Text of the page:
Key Protein May Lead to Novel IBD Therapies for Colon Inflammation, Crohn’s, Ulcerative Colitis

Key Protein May Lead to Novel IBD Therapies for Colon Inflammation, Crohn’s, Ulcerative Colitis
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Researchers identified a novel cellular mechanism responsible for increasing inflammation in the colon (large intestine), a common feature triggering Crohn’s disease, ulcerative colitis, even colon cancer.

The study, “Itch inhibits IL-17-mediated colon inflammation and tumorigenesis by ROR-γt ubiquitination,” was recently published in the journal Nature Immunology, and identified novel players for future targeted therapeutics in inflammatory bowel diseases (IBDs) and colon cancer.

Researchers at Baylor Institute for Immunology Research, part of Baylor Scott & White Research Institute, investigated the role of an ubiquitin ligase protein, referred to as Itch, in inflamed colons.

While inflammation is a natural response to halt microbial infection and tissue injury, when uncontrolled it can bring on the opposite effect and damage the colon tissue. This is a major risk factor for the development and growth of colon cancer.

Previous studies showed that dysregulated secretion of a pro-inflammatory interleukin — interleukins are a subset of a larger group of cellular messenger molecules called cytokines, which mediate important responses in cells — called interleukin 17 (IL-17), by cells within the colon is associated with colon inflammation and cancer. However, the cell-intrinsic molecular mechanisms regulating IL-17 remained unknown.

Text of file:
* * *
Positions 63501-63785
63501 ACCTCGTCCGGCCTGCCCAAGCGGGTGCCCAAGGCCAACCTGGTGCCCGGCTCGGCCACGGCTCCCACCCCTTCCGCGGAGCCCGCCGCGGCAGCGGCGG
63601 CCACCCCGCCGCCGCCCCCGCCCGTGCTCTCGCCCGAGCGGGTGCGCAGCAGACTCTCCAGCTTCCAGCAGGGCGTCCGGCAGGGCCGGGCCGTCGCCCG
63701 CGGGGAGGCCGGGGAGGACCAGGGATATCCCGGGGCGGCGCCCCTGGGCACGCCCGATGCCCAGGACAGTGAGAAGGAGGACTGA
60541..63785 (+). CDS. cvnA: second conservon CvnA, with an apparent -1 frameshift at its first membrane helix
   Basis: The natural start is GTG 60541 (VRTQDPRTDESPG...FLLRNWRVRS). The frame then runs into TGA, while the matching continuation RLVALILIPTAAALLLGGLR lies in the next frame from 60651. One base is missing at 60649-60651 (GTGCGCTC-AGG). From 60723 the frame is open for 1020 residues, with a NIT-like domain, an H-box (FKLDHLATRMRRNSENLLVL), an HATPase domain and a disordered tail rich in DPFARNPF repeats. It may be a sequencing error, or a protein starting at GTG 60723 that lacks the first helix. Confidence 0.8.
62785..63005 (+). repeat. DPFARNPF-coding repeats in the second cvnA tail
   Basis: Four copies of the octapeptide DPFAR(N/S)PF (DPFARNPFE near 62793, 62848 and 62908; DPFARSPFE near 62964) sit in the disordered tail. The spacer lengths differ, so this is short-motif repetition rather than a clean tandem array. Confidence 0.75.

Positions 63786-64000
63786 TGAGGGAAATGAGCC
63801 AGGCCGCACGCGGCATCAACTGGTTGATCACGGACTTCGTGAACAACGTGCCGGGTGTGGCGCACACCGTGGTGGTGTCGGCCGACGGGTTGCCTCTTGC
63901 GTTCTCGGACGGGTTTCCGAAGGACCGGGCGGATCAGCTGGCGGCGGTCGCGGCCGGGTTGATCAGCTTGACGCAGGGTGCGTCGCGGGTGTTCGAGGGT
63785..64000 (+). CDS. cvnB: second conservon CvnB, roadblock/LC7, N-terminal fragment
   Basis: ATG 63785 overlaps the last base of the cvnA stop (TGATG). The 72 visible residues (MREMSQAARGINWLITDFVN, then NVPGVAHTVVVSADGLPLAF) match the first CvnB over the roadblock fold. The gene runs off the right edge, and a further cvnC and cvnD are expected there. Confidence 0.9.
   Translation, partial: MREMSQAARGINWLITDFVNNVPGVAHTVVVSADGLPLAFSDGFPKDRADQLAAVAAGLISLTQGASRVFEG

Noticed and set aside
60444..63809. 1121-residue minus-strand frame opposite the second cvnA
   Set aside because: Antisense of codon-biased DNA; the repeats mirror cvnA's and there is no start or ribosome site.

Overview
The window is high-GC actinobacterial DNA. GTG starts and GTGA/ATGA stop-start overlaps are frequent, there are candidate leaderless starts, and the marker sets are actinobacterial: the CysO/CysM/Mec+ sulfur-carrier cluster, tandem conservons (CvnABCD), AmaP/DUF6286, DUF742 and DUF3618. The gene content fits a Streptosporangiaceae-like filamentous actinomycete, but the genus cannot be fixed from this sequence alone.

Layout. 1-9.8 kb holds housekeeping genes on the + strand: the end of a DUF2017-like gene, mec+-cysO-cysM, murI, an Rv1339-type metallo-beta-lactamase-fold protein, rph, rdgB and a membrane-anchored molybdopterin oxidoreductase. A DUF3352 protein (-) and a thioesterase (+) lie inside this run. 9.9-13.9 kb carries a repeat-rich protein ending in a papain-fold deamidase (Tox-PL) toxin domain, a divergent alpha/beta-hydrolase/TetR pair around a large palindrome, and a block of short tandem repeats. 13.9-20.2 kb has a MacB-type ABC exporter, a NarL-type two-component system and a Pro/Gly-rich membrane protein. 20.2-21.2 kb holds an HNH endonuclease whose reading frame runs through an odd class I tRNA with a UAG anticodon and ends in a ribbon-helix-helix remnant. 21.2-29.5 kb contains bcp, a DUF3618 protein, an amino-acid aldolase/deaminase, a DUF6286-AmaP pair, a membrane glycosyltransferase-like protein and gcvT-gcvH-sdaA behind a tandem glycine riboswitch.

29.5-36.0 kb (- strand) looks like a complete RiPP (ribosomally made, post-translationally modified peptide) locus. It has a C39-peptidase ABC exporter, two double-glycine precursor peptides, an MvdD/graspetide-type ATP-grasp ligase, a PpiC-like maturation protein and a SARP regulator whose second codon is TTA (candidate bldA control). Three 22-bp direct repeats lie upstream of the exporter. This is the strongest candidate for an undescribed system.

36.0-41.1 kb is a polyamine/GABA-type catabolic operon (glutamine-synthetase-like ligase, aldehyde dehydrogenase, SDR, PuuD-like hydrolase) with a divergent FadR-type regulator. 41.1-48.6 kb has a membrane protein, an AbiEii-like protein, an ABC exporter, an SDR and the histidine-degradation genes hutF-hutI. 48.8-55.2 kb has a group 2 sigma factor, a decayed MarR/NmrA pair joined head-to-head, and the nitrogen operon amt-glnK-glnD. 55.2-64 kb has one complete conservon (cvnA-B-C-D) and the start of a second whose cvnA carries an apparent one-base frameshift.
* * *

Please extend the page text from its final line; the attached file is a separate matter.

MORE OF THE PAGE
“We found that deficiency in the Itch protein led to spontaneous colitis and increased susceptibility to colon cancer. Our biochemical analysis revealed that Itch targets ROR-gt (a protein that induces IL-17 expression) for degradation, which reduces intestinal inflammation and inhibits colon cancer growth,” said Dr. Venuprasad Poojary, PhD, an associate investigator at the Baylor Institute for Immunology Research and the study’s lead author, in a press release, adding they discovered a novel regulatory mechanism that inhibits colon inflammation and carcinogenesis.

Supporting the study’s findings, patients with stage 1/2 colon cancer who have high levels of IL-17 are known to have fewer chances for disease-free survival.

In conclusion, the research team found a previously unknown role for Itch in regulating IL-17-mediated colonic inflammation and carcinogenesis. The new findings may lead to novel therapies targeting specific components of the newly discovered mechanism, and eventually increase the survival rate in patients with colon cancer and patients with IBDs, such as Crohn’s disease and ulcerative colitis.

Patricia holds a Ph.D. in Cell Biology from University Nova de Lisboa, and has served as an author on several research projects and fellowships, as well as major grant applications for European Agencies. She has also served as a PhD student research assistant at the Department of Microbiology & Immunology, Columbia University, New York.
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Patricia holds a Ph.D. in Cell Biology from University Nova de Lisboa, and has served as an author on several research projects and fellowships, as well as major grant applications for European Agencies. She has also served as a PhD student research assistant at the Department of Microbiology & Immunology, Columbia University, New York.
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